Led by Saudi Arabia, several states in the Middle East and Africa have severed ties with Qatar since June 5, accusing the gas-rich Gulf state of supporting terrorism and Iran. Qatar denies the allegations.
Saudi Arabia, the United Arab Emirates (UAE) and several other Sunni-majority countries have severed relations with Qatar since June 5, accusing the Gulf state of supporting terrorism based on its ties with the Muslim Brotherhood, Hamas and the Taliban. Another point of departure is Qatar's ties with Iran, with whom it shares one of the world's biggest gas fields.
Qatar has denied the accusations and called the collective decision "unjustified." Kuwait, Turkey and the US have all urged a political solution as the bloc isolates Qatar using various ad hoc sanctions, including shutting down their air space to Qataris and blocking import routes.
The dispute began in May when Qatar's Emir Sheikh Tamim bin Hamad al Thani was reported to have made statements on the state news agency supporting Iran. Doha said the statements were fabricated and disseminated via a hack (Read more here). Al Jazeera on June 8 reported a massive cross-platform cyberattack.
Here are the latest developments in the crisis:
June 15, Thursday
Turkey's FM to visit Saudi Arabia
Turkey expects Saudi Arabia's King Salman to lead an effort to resolve the Qatar crisis, Turkish Foreign Minister Mevlut Cavusoglu said on Thursday, adding that imposing sanctions and embargoes would not help remedy the situation.
Cavusoglu will be heading to Saudi Arabia on Friday to hold talks on the Qatar dispute.
ICAO Montreal meeting
Gulf states and Egyptian transport ministers are meeting at the UN aviation agency's headquarters in Canada, in what is their first direct talks since a diplomatic row erupted last week that led to the economic blockade of Qatar.
International Civil Aviation Organisation (or ICAO) - a UN agency that regulates international air travel under the Chicago Convention - said that the talks would seek a "consensus-based solution" that addressed "current regional concerns."
Qatar had asked ICAO to intervene after its Gulf neighbours closed their airspace to Qatar flights.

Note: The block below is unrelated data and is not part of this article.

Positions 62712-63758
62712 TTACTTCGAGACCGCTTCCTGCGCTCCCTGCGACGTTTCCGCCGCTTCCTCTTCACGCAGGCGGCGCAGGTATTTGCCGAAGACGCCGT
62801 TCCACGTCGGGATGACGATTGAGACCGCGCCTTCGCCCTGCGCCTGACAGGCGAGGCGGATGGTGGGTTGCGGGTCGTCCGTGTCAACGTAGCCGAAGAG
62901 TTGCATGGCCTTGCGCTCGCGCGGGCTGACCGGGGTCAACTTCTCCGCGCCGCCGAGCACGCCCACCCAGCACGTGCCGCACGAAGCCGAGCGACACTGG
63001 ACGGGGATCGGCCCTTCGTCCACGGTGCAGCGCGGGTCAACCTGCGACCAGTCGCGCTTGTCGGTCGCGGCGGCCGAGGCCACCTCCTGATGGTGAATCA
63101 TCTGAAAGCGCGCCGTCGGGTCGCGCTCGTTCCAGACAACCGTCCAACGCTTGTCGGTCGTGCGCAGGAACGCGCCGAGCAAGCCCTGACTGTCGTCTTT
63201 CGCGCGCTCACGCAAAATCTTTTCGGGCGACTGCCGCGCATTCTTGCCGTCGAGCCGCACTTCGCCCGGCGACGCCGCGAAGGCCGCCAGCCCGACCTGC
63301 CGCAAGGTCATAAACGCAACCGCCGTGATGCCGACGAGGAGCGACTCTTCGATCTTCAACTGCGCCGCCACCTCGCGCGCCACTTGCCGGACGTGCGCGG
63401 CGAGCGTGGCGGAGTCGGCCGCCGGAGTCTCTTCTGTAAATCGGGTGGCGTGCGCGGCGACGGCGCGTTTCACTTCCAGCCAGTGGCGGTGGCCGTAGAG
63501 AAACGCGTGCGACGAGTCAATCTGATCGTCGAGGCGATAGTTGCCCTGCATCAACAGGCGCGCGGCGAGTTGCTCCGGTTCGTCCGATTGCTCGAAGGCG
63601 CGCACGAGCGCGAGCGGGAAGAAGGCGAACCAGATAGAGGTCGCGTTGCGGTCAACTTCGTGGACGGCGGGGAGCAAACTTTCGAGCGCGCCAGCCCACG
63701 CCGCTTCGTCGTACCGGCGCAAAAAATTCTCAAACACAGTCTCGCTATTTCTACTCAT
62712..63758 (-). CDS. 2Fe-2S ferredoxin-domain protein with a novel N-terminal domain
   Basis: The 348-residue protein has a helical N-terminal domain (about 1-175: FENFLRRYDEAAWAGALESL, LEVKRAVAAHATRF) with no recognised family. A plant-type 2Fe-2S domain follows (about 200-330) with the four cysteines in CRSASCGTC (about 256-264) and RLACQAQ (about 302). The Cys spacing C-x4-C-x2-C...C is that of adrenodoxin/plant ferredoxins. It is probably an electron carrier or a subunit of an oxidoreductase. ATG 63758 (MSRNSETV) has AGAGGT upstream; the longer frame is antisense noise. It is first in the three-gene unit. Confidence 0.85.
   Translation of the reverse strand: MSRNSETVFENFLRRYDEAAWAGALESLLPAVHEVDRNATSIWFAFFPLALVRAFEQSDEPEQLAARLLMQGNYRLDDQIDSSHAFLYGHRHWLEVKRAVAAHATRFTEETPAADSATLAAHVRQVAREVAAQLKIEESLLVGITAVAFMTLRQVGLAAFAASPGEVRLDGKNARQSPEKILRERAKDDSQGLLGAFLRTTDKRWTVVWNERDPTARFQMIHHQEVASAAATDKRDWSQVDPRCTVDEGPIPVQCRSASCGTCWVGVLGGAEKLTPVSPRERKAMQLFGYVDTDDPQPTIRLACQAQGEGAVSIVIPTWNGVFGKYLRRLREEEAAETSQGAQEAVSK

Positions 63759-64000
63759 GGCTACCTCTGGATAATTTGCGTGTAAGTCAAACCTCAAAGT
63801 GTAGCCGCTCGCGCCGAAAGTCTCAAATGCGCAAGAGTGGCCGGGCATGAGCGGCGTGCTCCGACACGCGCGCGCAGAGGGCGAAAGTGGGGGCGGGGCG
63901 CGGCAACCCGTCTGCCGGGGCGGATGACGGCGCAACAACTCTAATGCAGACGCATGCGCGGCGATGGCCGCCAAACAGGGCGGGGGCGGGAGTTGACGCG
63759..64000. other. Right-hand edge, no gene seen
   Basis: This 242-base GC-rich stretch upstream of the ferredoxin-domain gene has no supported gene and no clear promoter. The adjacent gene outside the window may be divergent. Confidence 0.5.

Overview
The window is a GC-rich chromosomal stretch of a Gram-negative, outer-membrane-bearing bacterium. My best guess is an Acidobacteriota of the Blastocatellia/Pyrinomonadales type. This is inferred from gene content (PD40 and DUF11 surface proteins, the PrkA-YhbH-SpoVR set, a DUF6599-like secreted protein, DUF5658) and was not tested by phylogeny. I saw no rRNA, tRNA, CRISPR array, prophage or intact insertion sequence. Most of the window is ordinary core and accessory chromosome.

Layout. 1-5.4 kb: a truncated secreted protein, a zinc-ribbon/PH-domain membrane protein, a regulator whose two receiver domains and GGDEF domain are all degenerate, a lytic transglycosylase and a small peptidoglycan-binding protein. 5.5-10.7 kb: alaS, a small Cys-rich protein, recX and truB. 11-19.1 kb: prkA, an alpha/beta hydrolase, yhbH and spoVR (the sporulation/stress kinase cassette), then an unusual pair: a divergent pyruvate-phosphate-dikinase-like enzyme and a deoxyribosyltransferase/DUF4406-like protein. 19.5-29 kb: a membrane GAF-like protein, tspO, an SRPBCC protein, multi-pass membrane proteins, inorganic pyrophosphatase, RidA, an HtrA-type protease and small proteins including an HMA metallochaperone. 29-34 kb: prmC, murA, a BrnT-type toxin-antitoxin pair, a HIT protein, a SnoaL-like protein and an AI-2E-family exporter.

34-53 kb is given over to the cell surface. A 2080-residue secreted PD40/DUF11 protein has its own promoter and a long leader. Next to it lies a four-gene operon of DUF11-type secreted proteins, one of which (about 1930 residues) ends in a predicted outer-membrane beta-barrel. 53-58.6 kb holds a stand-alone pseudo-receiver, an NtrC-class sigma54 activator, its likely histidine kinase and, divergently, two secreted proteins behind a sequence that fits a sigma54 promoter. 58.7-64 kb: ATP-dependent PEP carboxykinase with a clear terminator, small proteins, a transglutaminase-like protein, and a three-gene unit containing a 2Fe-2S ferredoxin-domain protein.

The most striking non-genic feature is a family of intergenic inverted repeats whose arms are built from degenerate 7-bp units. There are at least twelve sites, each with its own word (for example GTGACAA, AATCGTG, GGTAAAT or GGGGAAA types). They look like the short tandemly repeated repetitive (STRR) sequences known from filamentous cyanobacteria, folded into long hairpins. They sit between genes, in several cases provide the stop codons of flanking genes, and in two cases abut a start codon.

ICAO has rarely intervened in disputes between states, especially involving overflights, which are governed by a separate international agreement from the Chicago pact that created the UN aviation agency.
Fifa World Cup
Qatar said on Thursday that its rift with fellow Gulf Arab states has not affected its preparations to host the 2022 World Cup, adding that alternative sources for construction materials had been secured.
"I can confirm to everybody that there is absolutely no impact on the progress of work in the Mondial facilities and that work is proceeding normally," said Ghanim al-Kuwari, executive director at the Qatari committee overseeing preparations for the World Cup.
International Olympic Committee
The International Olympic Committee (IOC) said on Thursday that it hoped the diplomatic and economic boycott of Qatar by its Gulf neighbours would not affect sports development in the region.
"In the world of sport we remain politically neutral and continue our relationships with all the National Olympic Committees (NOCs) in the region," IOC spokesman Mark Adams said.
June 14, Wednesday
US sells $12 million worth of weapons to Qatar
Qatar's Ministry of Defence said on Wednesday the country signed a deal to buy F-15 fighter jets from the United States for $12 billion.
The deal was completed despite the Gulf country being criticised recently by US President Donald Trump for supporting terrorism.
US Defense Secretary Jim Mattis and representatives from Qatar met on Wednesday to seal the agreement, a source familiar with the deal told Reuters. Bloomberg News reported the deal was for 36 jets.
The sale will increase security cooperation and interoperability between the US and Qatar, the Pentagon said in an emailed statement on Wednesday.
Turkish foreign minister urges peace and dialogue
Turkish Foreign Minister Mevlut Cavusoglu said on Wednesday the crisis between Qatar and some Arab countries should be resolved "through peace and dialogue."
Speaking to Anadolu Agency during his visit to Qatar's capital, Doha, amid a diplomatic row in the Gulf region, Cavusoglu said the efforts by Turkey so far and the future steps to be taken were discussed during his meetings with several top Qatari officials.
Accompanied by Turkish Economy Minister Nihat Zeybekci, Cavusoglu met with Qatari Emir Sheikh Tamim bin Hamad al Thani, Qatari Foreign Minister Sheikh Mohammed bin Abdulrahman al Thani and Economy and Trade Minister Sheikh Ahmed bin Jassim al Thani.
"The situation we have been going through in this [holy month of] Ramadan is a really undesired one. There is such a crisis between sister countries, and there are some steps that directly affect people. We must absolutely overcome it. We need to overcome it through peace and dialogue," Cavusoglu said, underlining that Turkey was contributing to the peace process.
Cavusoglu also said he would visit Kuwait later on Wednesday and meet Saudi Arabian king Salman bin Abdulaziz al Saud on Friday in Mecca.
For more on Wednesday's developments click here.